Mary visited the Aldabra Atoll in the Seychelles, 260 miles north of Madagascar and 370 miles off the east coast of Africa between February and May 1970. Click on the map to discover more about Aldabra and Mary's visit!
Sponsored by The Royal Society, she was one of a pioneering group to study the ecology of the unique place after an environmental near miss, in the form of a proposed military aircraft base, which thankfully was robustly defended against (Aldabra is now recognised as a UNESCO World Heritage site).
Not unsurprisingly for such a passionate and committed naturalist who settled in Taff’s Well and taught at Cardiff University for 25 years, her activities brought her into contact with many other institutions. Anna, one of the project volunteers opted to document Mary’s Aldabra work and in her efforts going through Mary’s many diaries, letters, newspaper cuttings, published papers etc. discovered that Mary had returned from Aldabra with the shell, a.k.a carapace, of a Giant tortoise (Aldabrachelys gigantea), and had donated it to Cardiff Museum.
A note from Mary’s field diaries for publication in her book on her Aldabran work written in retirement (read the full note at the bottom of this page).
However, just because you find a reference to an event doesn’t necessarily mean that it occurred as documented or that the outcome has remained the same in the interim. So we made enquiries with Amgueddfa Cymru-National Museum Wales’ Natural Sciences department to see if the carapace was still there. And pleasingly, the giant was still in the collections!
Jen Gallichan, one of the Natural History curators, invited us to come and take a look behind the scenes and into the stores.
Jen takes up the story. "The history of the tortoise carapace had been a bit of a mystery, so I was very interested to find out more. It adds immeasurable value to specimens to have information on their provenance, especially as it links to such an eminent Welsh scientist. I am very much in admiration of the amount of time and patience it took Mary and her colleagues to piece the specimen back together. This highlights how valuable archives can be in drawing out the stories behind the collections."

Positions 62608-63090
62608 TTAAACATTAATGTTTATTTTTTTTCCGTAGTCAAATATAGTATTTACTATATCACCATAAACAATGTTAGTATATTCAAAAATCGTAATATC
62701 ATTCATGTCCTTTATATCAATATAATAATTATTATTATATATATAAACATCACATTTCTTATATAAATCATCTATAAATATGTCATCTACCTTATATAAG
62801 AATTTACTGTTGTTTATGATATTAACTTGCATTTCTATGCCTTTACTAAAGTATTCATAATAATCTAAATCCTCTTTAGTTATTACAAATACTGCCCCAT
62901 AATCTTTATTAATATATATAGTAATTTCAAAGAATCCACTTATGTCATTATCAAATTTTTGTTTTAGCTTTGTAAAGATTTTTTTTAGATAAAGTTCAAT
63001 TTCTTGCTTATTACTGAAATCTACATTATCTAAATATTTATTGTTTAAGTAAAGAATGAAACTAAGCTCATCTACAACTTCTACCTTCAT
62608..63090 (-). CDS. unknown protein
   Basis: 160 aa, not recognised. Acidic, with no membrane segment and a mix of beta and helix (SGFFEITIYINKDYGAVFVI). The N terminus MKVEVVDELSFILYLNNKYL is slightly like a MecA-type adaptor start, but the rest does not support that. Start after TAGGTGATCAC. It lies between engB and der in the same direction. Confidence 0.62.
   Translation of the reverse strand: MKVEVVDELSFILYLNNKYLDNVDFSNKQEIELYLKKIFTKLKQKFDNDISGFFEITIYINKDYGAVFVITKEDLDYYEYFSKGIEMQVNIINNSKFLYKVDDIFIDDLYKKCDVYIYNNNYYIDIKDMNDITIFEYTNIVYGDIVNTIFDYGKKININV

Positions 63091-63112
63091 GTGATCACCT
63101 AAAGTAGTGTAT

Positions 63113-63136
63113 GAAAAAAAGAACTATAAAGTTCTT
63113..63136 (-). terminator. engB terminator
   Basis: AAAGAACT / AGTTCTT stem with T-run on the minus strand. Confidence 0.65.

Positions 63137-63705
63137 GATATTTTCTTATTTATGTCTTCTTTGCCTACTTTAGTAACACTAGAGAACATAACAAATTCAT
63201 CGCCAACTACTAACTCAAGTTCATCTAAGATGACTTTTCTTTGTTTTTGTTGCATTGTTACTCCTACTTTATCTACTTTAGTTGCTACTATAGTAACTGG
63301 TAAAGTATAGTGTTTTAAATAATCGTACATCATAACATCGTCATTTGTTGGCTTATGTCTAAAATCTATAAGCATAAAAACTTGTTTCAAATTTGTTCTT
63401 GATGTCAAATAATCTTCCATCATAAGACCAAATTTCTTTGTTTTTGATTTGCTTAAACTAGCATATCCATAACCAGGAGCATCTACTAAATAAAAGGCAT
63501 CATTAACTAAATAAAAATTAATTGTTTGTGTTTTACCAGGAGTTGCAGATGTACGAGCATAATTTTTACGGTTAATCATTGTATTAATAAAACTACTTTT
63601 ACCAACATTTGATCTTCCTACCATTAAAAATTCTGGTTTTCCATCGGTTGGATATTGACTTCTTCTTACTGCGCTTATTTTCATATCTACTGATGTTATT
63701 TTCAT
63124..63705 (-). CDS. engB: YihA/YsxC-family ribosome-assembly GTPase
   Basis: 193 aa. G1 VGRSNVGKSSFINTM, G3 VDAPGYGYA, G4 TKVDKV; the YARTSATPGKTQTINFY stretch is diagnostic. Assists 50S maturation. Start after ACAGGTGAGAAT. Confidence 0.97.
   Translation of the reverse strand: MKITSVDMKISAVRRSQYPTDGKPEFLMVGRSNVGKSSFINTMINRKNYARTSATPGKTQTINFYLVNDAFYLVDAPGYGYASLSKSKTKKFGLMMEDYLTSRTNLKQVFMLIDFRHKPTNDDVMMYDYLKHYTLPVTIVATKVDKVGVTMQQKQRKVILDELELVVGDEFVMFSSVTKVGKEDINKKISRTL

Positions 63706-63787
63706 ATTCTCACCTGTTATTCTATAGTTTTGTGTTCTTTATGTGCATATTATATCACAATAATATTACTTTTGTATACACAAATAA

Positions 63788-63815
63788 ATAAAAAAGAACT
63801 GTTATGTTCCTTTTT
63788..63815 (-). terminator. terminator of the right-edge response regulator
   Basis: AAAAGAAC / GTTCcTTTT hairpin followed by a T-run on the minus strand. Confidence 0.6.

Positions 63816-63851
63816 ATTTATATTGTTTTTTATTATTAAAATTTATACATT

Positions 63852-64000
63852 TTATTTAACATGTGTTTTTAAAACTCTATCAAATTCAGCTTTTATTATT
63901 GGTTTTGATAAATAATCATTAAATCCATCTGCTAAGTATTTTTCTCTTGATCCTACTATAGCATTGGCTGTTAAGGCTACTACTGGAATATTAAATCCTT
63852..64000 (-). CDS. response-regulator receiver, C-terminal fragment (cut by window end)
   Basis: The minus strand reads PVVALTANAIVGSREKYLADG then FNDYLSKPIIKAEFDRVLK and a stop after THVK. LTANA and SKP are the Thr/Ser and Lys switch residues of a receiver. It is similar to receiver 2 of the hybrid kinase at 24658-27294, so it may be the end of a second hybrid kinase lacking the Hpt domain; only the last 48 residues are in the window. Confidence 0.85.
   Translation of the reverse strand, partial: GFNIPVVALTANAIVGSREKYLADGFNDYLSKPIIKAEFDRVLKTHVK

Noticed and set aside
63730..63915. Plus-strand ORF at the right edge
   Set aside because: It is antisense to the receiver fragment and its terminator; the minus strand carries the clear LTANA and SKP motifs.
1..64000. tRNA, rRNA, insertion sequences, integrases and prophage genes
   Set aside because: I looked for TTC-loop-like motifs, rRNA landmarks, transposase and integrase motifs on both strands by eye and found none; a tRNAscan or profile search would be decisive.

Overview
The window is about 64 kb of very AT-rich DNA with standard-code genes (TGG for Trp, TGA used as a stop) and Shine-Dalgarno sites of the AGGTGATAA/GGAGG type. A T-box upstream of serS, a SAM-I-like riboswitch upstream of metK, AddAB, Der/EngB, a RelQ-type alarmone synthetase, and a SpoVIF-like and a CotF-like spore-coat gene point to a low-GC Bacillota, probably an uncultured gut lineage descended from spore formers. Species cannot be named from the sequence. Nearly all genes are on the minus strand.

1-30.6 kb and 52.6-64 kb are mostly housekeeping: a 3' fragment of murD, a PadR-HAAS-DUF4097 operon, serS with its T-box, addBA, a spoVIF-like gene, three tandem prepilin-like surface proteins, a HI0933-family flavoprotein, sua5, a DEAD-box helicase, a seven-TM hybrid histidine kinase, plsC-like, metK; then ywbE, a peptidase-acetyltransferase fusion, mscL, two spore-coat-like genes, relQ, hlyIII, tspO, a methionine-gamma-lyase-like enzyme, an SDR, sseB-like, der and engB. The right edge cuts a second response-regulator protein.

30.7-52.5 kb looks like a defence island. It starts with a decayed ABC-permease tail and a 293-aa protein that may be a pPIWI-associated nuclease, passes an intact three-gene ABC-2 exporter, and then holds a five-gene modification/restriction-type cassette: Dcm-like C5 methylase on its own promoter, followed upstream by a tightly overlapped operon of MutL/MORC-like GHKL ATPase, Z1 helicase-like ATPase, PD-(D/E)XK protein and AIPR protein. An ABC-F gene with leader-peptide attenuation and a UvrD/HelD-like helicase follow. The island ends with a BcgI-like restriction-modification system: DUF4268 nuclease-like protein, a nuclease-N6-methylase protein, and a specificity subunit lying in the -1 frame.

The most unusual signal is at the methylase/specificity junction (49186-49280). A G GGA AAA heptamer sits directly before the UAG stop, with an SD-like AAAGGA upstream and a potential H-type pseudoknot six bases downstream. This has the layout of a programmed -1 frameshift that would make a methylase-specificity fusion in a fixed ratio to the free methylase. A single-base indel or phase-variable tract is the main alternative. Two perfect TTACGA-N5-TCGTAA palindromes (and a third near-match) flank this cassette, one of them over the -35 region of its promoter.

Finding the carapace - complete with Mary’s papier mache skills was a great experience and allowed us to reach back in time to connect with Mary in a new way. It was also rewarding to know, as a result of the project, that we have added a little more information to the museum’s collection to make it that little bit more valuable.
The tortoise's carapace (below) - left: the scutes, middle: the scutes (papier mached together) beside the bone structure, right: the bones with evidence of some repair work.
As Anna reflects “It’s satisfying to see an example of the cycle of human knowledge gathering. Mary’s pursuit of her passion, led to education, specialism, field research, academia, and then replenishing the cultural and scientific ‘stock’ of her local educational institutions, which in turn nourish and inspire another generation. We learn and we share and we learn some more. With every cycle we refine our understanding, a principle that drove Mary’s life and one that she wished to spread to as many others as she could.”
The carapace of a Giant Tortoise is its upper (dorsal) shell and is basically an extension of the rib cage, which unlike most vertebrates is housed on the “outside” of the body. The layer of interlocking bones is overlaid by a series of plates called scutes (made of keratin, a protein which also makes up human fingernails and animal horn). After death the scutes will dry up and peel away, so Mary used papier mache to ‘plaster’ them together.
The tortoise's skeleton (below) - left: the shell with the pelvic girdle (top) and shoulder girdle (bottom), middle: a close up of the bone, right: a close up of the pelvic girdle (where the rear legs attach).